spark ignition diagram

Electronic ignition systems typically use a transistorized switching mechanism.

Hall Effect Sensors

Most vehicles use a component known as a “hall effect sensor” to activate the ignition module. In essence, a hall effect sensor is a device that produces a small current in response to a changing magnetic field. That makes it sort of like an electronic counterpart to ignition points.

Where ignition points physically open and close in response to the movement of an eccentric ring on the shaft of a distributor, a hall effect sensor produces a small current in response to the movement of a reluctor on the shaft of a distributor. As the reluctor rotates, it causes the hall effect sensor’s magnetic field to expand and contract, which in turn generates a small current that is precisely timed to the rotation of the engine.

Breakerless Contact Breaking

ignition module

Ignition modules vary in appearance from one application to another, but they all perform the same basic function.

In ignition systems that use a hall effect sensor and an ignition module, the electrical current from the hall effect sensor is what activates the ignition module. When the ignitor receives an input from the hall effect sensor, it uses a solid state component like a transistor to open and close a circuit that connects the primary winding of the ignition coil to the battery. This causes a magnetic field around the winding to expand and collapse, which produces high voltage pulses in the secondary winding. These pulses are then delivered to the spark plugs either via a distributor cap, rotor, and spark plug wires, or directly (in the case of distributorless ignition systems.)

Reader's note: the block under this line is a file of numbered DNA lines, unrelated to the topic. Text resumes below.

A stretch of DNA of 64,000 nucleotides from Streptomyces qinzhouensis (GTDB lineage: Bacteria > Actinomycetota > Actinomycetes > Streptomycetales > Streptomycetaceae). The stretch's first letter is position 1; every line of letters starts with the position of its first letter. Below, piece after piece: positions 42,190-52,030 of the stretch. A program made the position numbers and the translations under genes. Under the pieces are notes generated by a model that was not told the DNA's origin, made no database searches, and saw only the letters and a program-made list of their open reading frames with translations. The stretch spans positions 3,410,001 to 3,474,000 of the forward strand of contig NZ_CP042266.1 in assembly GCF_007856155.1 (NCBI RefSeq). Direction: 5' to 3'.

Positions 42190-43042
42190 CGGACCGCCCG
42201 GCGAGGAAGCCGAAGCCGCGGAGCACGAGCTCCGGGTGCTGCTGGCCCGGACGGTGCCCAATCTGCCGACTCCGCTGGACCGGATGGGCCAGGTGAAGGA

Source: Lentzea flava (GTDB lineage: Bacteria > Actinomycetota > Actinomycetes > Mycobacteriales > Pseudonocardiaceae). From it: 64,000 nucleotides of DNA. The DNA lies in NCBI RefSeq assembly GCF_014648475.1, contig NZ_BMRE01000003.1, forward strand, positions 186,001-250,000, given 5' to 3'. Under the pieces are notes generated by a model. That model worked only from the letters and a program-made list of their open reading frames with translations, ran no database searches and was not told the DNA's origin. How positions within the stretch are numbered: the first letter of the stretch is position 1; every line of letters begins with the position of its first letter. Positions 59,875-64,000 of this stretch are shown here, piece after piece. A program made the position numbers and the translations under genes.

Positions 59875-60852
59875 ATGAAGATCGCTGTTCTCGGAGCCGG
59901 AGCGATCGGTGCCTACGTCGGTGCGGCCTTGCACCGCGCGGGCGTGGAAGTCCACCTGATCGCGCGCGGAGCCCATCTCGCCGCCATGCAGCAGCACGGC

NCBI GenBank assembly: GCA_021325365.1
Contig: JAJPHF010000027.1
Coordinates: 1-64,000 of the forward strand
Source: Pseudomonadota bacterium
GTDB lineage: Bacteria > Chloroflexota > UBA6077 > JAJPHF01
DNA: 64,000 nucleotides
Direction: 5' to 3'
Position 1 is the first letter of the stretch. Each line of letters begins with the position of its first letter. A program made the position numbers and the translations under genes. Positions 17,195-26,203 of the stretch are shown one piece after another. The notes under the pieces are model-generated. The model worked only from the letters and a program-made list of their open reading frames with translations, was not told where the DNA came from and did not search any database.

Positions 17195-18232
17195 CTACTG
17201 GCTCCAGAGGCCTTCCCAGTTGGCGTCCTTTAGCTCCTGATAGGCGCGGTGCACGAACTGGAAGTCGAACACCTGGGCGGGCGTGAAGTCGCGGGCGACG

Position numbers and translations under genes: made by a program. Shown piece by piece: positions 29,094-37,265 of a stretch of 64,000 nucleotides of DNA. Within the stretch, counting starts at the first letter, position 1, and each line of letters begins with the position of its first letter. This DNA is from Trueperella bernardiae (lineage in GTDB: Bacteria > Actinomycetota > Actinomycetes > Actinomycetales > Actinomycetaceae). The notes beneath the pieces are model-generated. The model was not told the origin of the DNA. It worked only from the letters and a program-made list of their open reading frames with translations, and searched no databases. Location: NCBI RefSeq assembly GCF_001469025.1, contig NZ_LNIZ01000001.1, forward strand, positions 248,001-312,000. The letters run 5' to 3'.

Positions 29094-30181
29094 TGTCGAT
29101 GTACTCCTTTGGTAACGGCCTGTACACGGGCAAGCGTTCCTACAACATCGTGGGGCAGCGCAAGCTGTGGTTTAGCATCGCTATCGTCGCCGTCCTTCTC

Ignition Module Failure

When an ignition module fails, the engine will not start or run. This is due to the fact that the ignition module is responsible for activating the ignition coil, which itself is responsible for firing the spark plugs. In some cases, an inoperable ignition module can be traced to wiring or fuse problems, which is why it’s important to make sure that the connections between the module and the battery, the module and the coil, and the module and the hall effect sensor are all good. If the ignition module isn’t receiving battery voltage, after all, it can’t complete (or break) the circuit to the coil.

Ignition modules can also fail internally due to heat and other stresses that build up over time. In some cases, an ignition module that fails like that will start to act up when it gets hot, which can cause sputtering or dying issues once a vehicle gets up to operating temperature. When a vehicle fails to start after a heat soak, or dies when the engine is hot, and then starts up just fine when cold, a bad ignition module may be suspected. However, it’s important to test the module while the dying or no-start condition is present, as it may test good when cold.